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J Cardiovasc Risk. 1999 Oct;6(5):327-31.

Low free-thyroxine levels are a risk factor for subclinical atherosclerosis in euthyroid hyperlipidemic patients.

Author information

  • 1Service d'Endocrinologie-Métabolisme, Hôpital Pitié Salpétrière, Paris, France. eric.bruckert@psl.ap-hop-paris.fr



Patients displaying overt and subclinical hypothyroidism have more cardiovascular risk factors. Consequently, they are more likely to develop atherosclerosis and cardiovascular diseases.


To analyze whether low free-thyroxine levels (FTL) would also be associated with atherosclerosis in euthyroid patients.


We selected a group of 1434 healthy euthyroid male patients without known histories of thyroid disease and with levels of thyroid-stimulating hormone values within the normal range (mean 1.70+/-0.76 mUl/l, range 0.13-4.01 mUl/l). Mean age of these patients who had been referred for assessment of hyperlipidemia was 44.6 years and mean FTL was 14.25+/-3.06 pmol/l. We divided the population according to the degree of atherosclerosis in the carotid arteries.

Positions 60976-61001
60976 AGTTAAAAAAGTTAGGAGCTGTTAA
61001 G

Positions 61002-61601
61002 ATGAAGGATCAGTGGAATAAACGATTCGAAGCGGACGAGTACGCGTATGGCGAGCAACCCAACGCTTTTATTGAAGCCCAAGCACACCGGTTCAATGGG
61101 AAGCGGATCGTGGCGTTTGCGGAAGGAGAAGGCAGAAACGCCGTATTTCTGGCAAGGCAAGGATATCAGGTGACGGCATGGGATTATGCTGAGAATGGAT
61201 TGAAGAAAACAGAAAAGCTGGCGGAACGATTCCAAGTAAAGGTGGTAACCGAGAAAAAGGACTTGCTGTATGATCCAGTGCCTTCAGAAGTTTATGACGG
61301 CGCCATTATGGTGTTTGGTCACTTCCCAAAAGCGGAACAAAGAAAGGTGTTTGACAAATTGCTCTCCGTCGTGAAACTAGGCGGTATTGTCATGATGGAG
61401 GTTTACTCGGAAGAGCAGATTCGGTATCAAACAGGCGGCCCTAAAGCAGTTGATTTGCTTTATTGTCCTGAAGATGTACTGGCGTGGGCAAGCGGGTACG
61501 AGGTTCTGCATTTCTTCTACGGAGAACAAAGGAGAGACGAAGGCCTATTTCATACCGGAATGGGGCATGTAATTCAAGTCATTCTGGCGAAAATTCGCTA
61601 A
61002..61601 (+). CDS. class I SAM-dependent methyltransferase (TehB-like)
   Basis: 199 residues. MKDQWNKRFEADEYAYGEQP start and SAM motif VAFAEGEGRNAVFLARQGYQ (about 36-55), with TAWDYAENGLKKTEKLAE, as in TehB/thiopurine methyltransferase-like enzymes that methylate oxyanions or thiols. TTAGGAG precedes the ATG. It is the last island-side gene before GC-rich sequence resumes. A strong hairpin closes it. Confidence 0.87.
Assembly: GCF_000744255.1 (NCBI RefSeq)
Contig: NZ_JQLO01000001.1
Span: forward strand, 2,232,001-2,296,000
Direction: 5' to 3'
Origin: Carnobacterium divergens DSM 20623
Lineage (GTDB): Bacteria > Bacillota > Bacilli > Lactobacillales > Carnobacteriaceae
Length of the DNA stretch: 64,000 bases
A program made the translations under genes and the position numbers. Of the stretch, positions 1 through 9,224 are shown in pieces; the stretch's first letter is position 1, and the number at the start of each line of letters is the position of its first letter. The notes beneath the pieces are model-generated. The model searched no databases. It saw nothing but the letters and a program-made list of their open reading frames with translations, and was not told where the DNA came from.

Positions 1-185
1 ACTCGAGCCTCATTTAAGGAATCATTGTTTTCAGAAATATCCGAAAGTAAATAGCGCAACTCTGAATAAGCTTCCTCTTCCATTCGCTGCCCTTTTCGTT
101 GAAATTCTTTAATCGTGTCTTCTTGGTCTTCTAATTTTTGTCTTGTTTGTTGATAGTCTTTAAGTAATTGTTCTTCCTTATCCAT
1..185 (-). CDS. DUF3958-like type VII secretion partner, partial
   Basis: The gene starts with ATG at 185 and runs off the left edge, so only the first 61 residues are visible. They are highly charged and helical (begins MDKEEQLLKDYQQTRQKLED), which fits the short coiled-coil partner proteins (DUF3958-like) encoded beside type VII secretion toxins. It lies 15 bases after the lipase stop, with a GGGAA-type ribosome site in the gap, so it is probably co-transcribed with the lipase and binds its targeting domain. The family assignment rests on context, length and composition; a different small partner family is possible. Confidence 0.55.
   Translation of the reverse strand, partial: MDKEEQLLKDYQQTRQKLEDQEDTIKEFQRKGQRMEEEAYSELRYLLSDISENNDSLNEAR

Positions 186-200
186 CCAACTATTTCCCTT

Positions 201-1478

Mean age, body mass index, systolic blood pressure, cigarettes/day, blood level of glucose, cholesterol levels, and fibrinogen levels were significantly higher for the patients with atherosclerotic lesions whereas mean FTL was lower for patients with carotid atherosclerosis (P = 0.0002). The relationship between FTL and carotid atherosclerosis was independent from the following cardiovascular risk factors: age, hypertension, amount of excess weight, cholesterol level, fibrinogen level, smoking status, and presence versus absence of diabetes mellitus.


Low FTL is a risk factor for atherosclerosis in male euthyroid hyperlipidemic patients.

[PubMed - indexed for MEDLINE]
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